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Narrow Ruling in Bilski Case Maintains Patentability of Diagnostics, other Biotech Inventions

NEW YORK (GenomeWeb News) — The Supreme Court today upheld the Federal Circuit Court of Appeals' determination in Bilski v. Kappos that certain business method patents are invalid, but rejected the lower court's determination that such patents must be tied to a machine or undergo a "transformation" in order to be patentable.

The decision ultimately upholds the patent eligibility of certain innovations not tied to a physical instrument, such as software, data-driven processes, and medical diagnostics.

The Biotechnology Industry Organization today applauded the decision. BIO had previously filed an amicus brief with the Supreme Court asking it to overturn the lower court’s criteria for determining whether a method or process is eligible for patenting — the so-called "machine-or-transformation test," which requires patentable methods or processes to either be tied to a specific machine or to be transformed into another state or thing.

"The machine-or-transformation test is not the sole test for patent eligibility under [the Patent Act 35 USC] Section 101," Justice Anthony Kennedy wrote in the majority opinion in Bilski v. Kappos. In order for an invention to be patentable subject matter under Section 101, it must be a process, a machine, manufacture, or a composition of matter that is new and useful, but not a law of nature, a physical phenomenon, or an abstract idea. This latter exception is where Bilski's patents failed, according to the Supreme Court.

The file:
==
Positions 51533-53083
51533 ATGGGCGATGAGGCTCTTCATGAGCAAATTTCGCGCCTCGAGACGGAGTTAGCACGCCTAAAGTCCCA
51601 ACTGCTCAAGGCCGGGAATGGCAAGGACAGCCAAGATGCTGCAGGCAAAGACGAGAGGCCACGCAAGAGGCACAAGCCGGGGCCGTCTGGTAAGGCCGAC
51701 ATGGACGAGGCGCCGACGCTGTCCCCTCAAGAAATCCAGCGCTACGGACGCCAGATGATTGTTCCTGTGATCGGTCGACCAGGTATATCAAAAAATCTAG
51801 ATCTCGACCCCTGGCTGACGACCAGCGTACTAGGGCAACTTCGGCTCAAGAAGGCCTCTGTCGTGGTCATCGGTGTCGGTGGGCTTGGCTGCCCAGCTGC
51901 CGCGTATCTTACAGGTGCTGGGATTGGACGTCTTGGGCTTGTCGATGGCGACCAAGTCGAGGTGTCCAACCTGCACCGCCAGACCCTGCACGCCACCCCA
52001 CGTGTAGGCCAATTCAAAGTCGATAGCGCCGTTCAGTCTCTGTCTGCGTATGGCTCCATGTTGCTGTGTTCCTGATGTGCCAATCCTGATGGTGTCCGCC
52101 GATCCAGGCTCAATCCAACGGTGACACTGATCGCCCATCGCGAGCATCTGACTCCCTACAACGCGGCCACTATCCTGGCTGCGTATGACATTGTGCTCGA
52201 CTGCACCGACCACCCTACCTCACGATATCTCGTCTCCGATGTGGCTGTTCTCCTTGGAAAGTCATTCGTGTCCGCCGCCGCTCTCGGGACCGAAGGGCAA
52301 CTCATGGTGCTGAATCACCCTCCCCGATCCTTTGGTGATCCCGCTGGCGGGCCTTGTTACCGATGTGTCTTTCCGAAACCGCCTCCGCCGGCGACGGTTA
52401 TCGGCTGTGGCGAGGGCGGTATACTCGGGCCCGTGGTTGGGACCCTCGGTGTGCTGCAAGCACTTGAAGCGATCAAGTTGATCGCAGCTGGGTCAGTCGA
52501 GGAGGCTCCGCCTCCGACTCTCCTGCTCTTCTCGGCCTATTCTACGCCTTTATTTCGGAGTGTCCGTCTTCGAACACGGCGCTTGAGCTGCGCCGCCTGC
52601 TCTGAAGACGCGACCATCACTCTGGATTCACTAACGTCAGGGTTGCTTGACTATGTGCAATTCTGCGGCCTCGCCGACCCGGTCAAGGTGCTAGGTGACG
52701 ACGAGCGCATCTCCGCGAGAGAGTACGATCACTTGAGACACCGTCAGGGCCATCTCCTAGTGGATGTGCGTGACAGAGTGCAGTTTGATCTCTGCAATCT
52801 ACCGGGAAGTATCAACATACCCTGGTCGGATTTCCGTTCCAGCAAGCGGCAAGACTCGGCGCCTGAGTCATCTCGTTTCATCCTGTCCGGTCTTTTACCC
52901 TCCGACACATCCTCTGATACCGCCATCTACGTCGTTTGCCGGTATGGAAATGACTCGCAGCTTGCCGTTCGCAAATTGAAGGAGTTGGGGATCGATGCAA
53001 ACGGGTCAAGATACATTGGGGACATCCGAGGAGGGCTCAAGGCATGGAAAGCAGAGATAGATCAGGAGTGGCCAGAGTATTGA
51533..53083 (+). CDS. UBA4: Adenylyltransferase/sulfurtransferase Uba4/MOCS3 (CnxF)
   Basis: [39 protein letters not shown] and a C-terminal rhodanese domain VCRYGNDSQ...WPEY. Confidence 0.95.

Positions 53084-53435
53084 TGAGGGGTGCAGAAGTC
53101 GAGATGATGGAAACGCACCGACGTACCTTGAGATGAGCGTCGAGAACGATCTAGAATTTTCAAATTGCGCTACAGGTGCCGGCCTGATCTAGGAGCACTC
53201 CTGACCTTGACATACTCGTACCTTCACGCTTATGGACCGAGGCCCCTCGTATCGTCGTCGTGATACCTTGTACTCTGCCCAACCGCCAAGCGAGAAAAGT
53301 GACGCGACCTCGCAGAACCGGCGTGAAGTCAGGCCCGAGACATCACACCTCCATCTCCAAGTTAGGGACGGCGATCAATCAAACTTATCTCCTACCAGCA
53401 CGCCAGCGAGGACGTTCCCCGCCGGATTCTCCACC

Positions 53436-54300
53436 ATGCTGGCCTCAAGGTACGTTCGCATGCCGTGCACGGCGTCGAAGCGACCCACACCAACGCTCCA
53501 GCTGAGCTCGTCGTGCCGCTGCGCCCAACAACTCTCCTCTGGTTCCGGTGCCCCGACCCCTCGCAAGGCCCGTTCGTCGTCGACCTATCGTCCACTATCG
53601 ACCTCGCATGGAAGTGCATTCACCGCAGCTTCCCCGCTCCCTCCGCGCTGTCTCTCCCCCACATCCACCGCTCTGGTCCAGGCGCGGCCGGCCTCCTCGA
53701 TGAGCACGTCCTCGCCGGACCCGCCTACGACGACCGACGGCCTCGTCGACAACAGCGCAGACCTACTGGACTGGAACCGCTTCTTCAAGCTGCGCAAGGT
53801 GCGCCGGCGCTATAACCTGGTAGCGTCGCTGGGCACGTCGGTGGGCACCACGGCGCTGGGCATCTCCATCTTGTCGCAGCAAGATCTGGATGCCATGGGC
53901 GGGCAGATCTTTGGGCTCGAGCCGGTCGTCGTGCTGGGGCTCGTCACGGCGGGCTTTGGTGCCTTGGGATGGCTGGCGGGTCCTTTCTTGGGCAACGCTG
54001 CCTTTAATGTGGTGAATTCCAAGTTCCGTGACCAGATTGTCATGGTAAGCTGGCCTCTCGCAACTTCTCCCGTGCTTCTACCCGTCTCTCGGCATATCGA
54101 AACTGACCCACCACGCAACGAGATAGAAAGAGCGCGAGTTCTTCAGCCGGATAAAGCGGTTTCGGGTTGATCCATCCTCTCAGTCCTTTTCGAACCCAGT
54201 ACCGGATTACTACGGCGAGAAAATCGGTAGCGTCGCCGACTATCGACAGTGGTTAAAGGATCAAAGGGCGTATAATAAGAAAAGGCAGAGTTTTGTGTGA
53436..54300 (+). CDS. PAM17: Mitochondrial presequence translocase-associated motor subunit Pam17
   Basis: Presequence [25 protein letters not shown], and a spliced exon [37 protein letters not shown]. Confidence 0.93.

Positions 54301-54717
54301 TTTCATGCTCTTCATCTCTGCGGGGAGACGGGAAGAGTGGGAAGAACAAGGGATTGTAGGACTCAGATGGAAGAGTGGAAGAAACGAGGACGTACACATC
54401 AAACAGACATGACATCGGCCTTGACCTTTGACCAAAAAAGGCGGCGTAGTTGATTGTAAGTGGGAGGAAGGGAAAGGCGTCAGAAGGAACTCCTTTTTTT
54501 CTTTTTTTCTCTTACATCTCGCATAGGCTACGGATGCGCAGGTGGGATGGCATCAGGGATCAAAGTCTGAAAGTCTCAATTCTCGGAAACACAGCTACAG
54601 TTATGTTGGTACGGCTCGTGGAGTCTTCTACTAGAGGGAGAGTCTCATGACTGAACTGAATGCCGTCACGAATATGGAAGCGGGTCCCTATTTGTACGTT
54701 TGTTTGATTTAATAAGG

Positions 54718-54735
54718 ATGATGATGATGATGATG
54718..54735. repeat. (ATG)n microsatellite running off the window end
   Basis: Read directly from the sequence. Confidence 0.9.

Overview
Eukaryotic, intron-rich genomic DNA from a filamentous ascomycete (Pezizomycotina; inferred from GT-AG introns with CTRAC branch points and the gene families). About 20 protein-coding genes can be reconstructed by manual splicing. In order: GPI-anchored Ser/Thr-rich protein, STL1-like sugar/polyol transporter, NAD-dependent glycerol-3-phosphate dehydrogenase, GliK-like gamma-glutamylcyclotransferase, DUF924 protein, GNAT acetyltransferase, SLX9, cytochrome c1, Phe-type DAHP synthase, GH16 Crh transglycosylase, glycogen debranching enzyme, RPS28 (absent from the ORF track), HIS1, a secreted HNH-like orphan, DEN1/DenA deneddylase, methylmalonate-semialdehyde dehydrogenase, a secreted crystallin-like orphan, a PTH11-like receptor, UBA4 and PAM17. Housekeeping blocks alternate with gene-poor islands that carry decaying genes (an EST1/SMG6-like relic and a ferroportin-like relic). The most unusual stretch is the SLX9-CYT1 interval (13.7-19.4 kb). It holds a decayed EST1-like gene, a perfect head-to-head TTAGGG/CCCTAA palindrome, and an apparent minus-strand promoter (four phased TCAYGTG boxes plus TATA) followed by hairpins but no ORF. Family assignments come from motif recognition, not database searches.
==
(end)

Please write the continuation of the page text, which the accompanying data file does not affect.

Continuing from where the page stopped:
While the court determined that Bernard Bilski's business method patent claims for hedging risk in commodities trading were invalid, it did so on the grounds that Bilski's patent claims are abstract ideas, not because they failed to meet the machine-or-transformation test.

The Supreme Court "recognized that the lower court’s ruling could have created uncertainty in fields such as advanced diagnostic medicine techniques,” BIO President and CEO Jim Greenwood said in a statement.

He added that BIO is "pleased that the Court made it clear in today’s decision that the patent system was designed to be broad and inclusive in order to promote innovation."

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